Press ReleasesFebruary 06, 2012
Patient Dumped by Los Angeles Hospital and Lost in Skid Row Sues Over Negligence
Married father of four was drugged and dumped on the street without his family’s knowledge
LOS ANGELES – In the latest case of Southern California patient dumping, Public Counsel and attorney Steven D. Archer of Kiesel, Boucher & Larson LLP filed a lawsuit on Friday, February 3, against White Memorial Medical Center and Dr. Michael Hernandez.
The lawsuit centers on Jesse Bravo, a married father of four who worked as a machinist in the aerospace industry before he was diagnosed with paranoid schizophrenia nine years ago. He now lives with his wife and family, who care for him.
Mr. Bravo had been a patient at White Memorial for two weeks prior to February 11, 2011, when hospital personnel discharged him without his consent or his family’s knowledge. Mr. Bravo’s wife of 36 years, Laura Bravo, had called the hospital daily and had visited her husband regularly during this hospitalization, yet the hospital failed to include her in the discharge planning, failed to inform her that he was going to be discharged and failed to inform her that he had been discharged.
Laura Bravo arrived at the hospital on February 11 to find he had been discharged hours before. “I kept asking hospital staff, ‘Where is my husband?’ ” she recalled. “I was panicking. For 36 years, we always knew where each other were, but suddenly he was gone.”
• Hospital personnel handcuffed Mr. Bravo with plastic restraints and put him into a van even while he protested and asked to be taken to his family.
• He was dropped off on the sidewalk in front of a transitional living facility near Leimert Park in Los Angeles, but the van driver failed to take him into the facility and did not make sure that he was admitted as a resident. Instead, Mr. Bravo was abandoned and he wound up wandering the streets of Skid Row for two nights without warm clothing, money, identification or medication.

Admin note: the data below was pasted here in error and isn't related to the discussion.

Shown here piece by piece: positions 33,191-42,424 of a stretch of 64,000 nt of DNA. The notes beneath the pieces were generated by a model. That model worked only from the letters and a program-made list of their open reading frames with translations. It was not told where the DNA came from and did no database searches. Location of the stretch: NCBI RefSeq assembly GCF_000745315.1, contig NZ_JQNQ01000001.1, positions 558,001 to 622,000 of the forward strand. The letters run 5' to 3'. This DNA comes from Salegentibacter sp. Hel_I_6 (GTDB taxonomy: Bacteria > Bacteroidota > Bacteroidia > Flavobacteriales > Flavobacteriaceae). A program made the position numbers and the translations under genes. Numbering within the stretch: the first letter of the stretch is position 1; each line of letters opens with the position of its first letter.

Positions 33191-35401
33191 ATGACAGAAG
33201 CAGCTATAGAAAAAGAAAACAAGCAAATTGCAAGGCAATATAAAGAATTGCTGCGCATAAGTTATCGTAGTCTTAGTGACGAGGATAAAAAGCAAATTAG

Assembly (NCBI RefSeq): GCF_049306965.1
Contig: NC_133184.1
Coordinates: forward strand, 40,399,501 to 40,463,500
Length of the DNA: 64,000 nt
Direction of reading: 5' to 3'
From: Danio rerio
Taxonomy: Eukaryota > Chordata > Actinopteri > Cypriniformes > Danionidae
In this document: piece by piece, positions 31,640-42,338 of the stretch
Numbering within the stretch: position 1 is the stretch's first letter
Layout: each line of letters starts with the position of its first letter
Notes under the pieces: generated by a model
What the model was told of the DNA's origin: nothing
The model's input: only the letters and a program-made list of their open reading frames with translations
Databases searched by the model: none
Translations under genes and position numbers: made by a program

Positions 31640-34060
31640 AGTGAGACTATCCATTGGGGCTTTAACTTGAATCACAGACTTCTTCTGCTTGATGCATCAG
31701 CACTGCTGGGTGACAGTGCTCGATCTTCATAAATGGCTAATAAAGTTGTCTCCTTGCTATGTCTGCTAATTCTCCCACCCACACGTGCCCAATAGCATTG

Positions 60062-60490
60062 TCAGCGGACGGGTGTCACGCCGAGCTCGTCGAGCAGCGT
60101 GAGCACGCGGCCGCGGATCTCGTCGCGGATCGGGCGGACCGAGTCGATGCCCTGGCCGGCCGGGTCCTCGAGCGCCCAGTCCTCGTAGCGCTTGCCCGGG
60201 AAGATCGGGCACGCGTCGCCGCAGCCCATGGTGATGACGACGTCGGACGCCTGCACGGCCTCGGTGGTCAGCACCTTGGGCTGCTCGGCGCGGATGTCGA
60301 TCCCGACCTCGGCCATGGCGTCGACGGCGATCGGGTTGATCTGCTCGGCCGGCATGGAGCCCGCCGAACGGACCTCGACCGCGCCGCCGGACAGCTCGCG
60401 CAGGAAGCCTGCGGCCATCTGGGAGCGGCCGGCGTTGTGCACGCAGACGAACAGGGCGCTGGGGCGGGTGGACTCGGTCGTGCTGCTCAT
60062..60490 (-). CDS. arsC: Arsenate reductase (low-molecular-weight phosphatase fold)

• After he was dumped and during the time he wandered the streets in Skid Row, Mr. Bravo was attacked and suffered a dislocated shoulder that required surgery and extensive recovery.
On Sunday, February 13, 2011, police officers found Mr. Bravo on Skid Row attempting to climb into a van that resembled his wife’s, apparently in a desperate attempt to find his way home. Mr. Bravo and his wife were reunited on Valentine’s Day. “I was so thankful that he was alive,” Mrs. Bravo said.
“Mr. Bravo was drugged and then dumped by a hospital that did not want to care for him,” said Patrick Dunlevy, director of Public Counsel’s consumer law project. “In their rush to push Mr. Bravo out the door, the hospital staff missed all the stop signs that should have protected him.”
“Mr. Bravo is not the typical victim of patient dumping, yet his case is an example of exactly what can go wrong when a hospital decides to dump a patient,” said attorney Steven Archer of Kiesel, Boucher & Larson LLP, who is also a Public Counsel board member. “He was not homeless, but the hospital’s actions made him homeless.”
Mr. Bravo’s discharge was just part of the poor care he received at White Memorial. During the two weeks he spent in the hospital, Mr. Bravo received minimal treatment and made minimal progress.
Latest Public Counsel Case to Tackle Problem of Patient Dumping
Starting with the case of Carol Ann Reyes, a woman who was left on a Skid Row street in a hospital gown in 2006, Public Counsel has previously represented four victims of patient dumping. Public Counsel’s lawsuits have helped win new hospital discharge and transport policies that have made patients safer and raised awareness nationwide about the problem of patient dumping.
“Even with the increased awareness and new rules to stop patient dumping since Carol Ann Reyes was left on a Skid Row street in a hospital gown in 2006, patients are still at real risk of being dumped,” said Public Counsel President and CEO Hernán Vera.
Jesse Bravo v. White Memorial Medical Center et al. was filed in Superior Court on February 3, 2012, and seeks damages for abuse of a dependent adult, emotional distress, false imprisonment, and negligence under California law.